Views:6 Author:Site Editor Publish Time: 2021-04-14 Origin:Site
The uproar of Xinjiang cotton last week triggered decline in cotton futures at home and abroad, and trading atmosphere of cotton yarn also cooled down. So some industry friends came to ask what impact this matter has on polyester and chemical fiber. In fact, people in the industry were not particularly surprised about this issue at the beginning. The Xinjiang cotton incident was already being performed last year, but the brand apparel companies’ boycott has made this matter enter the public view and triggered a wider range of discussion.
However, short-term impact is also direct. For China cotton, there is no need to say, for US cotton, the boycott is also not a good thing. If the orders previously signed by China and US cannot be fulfilled, then there will be a great loss in demand. For the industry, staple fiber will face the most direct impact. In terms of polyester section, PSF market was a bit miserable recently. Firstly, affected by the pullback of commodity futures, PSF profit is obviously lower than that of filament as PSF price dropped more, and recently it has encountered the impact of the cotton incident.
The influence over polyester staple fiber mainly lies in the spinning demand, especially cotton-polyester blended yarn enterprises. Some players may ask, will the restriction of cotton lead to more consumption of PSF and viscose to replace cotton? Isn't that a good thing? In fact, for spinning enterprises, the initial worry is that orders for yarn to downstream sector may get frustrated.
There was news near the weekend that US Amazon had removed all Chinese cotton goods from its shelves unless they could prove that Xinjiang cotton was not used. If this is really the case, then not only cotton products, but also blended products will inevitably be affected. In fact, when the cost or difficulty of self-certification is relatively high, even varieties that do not use Xinjiang cotton will be affected.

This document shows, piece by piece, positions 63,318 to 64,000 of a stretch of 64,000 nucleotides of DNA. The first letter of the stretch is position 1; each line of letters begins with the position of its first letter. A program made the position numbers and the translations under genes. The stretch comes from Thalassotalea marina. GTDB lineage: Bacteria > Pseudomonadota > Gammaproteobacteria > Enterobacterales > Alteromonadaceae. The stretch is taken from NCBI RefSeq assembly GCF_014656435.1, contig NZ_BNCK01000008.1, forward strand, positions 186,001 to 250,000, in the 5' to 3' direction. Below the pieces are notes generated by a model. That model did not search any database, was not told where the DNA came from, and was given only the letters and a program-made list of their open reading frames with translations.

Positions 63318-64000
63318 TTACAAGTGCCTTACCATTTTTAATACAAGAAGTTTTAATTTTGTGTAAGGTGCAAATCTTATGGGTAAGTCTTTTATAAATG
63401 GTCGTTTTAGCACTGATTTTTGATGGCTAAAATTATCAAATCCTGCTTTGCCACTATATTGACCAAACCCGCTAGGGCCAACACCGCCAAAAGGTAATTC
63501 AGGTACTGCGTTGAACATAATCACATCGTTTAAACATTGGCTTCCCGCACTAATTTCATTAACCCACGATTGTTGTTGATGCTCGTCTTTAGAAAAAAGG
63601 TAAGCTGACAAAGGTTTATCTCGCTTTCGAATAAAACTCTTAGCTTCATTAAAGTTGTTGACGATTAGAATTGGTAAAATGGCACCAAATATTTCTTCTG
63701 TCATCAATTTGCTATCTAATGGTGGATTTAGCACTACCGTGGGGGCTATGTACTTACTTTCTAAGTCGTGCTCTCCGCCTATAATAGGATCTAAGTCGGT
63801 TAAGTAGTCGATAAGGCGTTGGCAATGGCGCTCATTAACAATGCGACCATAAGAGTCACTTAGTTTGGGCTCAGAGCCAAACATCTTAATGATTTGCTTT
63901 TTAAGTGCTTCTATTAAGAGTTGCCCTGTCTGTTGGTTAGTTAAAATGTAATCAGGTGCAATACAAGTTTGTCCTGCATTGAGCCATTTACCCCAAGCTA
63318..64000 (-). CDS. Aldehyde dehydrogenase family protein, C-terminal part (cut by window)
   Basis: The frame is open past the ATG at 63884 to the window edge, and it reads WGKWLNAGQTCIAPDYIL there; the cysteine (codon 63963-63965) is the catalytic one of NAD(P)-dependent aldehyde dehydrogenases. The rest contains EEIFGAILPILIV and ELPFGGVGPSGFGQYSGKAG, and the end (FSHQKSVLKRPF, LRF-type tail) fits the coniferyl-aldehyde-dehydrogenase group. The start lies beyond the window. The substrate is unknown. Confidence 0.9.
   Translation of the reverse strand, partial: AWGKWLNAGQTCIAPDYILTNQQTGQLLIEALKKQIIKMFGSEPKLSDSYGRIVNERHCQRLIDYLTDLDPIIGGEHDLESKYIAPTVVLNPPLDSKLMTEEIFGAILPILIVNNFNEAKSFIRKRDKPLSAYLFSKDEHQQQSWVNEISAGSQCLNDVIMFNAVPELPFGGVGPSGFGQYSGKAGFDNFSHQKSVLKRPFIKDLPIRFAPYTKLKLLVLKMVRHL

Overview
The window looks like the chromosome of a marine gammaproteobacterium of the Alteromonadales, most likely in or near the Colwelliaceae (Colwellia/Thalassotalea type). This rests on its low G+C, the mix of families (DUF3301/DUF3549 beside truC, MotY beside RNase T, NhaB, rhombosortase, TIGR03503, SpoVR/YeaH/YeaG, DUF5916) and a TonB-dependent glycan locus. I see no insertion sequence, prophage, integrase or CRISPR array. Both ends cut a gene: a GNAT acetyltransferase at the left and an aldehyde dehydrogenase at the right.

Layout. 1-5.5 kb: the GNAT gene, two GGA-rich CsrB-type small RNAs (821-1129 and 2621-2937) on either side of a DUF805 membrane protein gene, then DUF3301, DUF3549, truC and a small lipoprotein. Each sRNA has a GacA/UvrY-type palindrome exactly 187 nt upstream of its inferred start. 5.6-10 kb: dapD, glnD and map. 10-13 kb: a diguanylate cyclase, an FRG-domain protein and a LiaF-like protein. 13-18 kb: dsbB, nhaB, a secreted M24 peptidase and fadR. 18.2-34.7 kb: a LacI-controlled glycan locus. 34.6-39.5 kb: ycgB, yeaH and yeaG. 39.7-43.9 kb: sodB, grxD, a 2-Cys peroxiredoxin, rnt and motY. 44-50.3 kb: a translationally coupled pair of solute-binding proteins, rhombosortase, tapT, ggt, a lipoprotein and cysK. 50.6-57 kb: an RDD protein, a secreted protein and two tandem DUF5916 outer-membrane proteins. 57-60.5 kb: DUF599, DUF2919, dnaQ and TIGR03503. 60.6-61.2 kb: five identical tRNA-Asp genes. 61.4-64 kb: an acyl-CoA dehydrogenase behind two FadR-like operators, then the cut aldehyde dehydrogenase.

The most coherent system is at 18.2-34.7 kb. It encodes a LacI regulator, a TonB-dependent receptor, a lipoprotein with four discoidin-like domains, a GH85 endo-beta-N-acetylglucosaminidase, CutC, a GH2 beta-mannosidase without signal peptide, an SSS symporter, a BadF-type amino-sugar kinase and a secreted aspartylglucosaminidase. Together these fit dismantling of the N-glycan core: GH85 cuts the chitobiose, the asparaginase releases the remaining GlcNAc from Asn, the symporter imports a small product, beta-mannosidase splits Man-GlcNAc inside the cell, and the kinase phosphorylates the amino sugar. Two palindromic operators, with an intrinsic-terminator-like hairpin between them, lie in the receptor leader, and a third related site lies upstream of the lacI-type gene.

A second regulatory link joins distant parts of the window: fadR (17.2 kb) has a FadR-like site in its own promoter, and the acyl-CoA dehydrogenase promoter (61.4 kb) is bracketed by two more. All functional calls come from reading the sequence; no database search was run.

For polyester filament yarn and even chemical filaments, the impact may have to be seen at different levels.
In theory, the direct impact may not be great. The producing areas of polyester filament yarn are basically in Jiangsu, Zhejiang and Fujian, and there is no PFY and PSF factory in Xinjiang (nor does nylon spandex spinning factory). In addition, in terms of volume substitution, overseas enterprises do not use Xinjiang cotton, but they can also use American cotton, Indian cotton, Brazilian cotton, Pakistan cotton and even Australian cotton, but chemical fiber may not be able to do such substitution. At present, China's chemical fiber output has accounted for more than 70% of the world total, there is no suitable alternative at all.
But the impact of this incident itself lies in the deep-seated dispute between China and the United States. As a matter of fact, everyone knows very well that the so-called forced labor is, to a large extent, only a cause of exerting political pressure and more of an orientation of rejecting goods made in China. Disguised trade war is not a good trade environment, in addition, from the direct impact, apparel is also mostly blended, so it is not realistic to completely put aside the relationship.
So generally speaking, Xinjiang cotton storm has a greater direct impact on PSF for spinning use within short, while for polyester filament and other chemical fiber filament varieties, it lies more in the unfriendly trade environment, and the impact is more in medium-long term.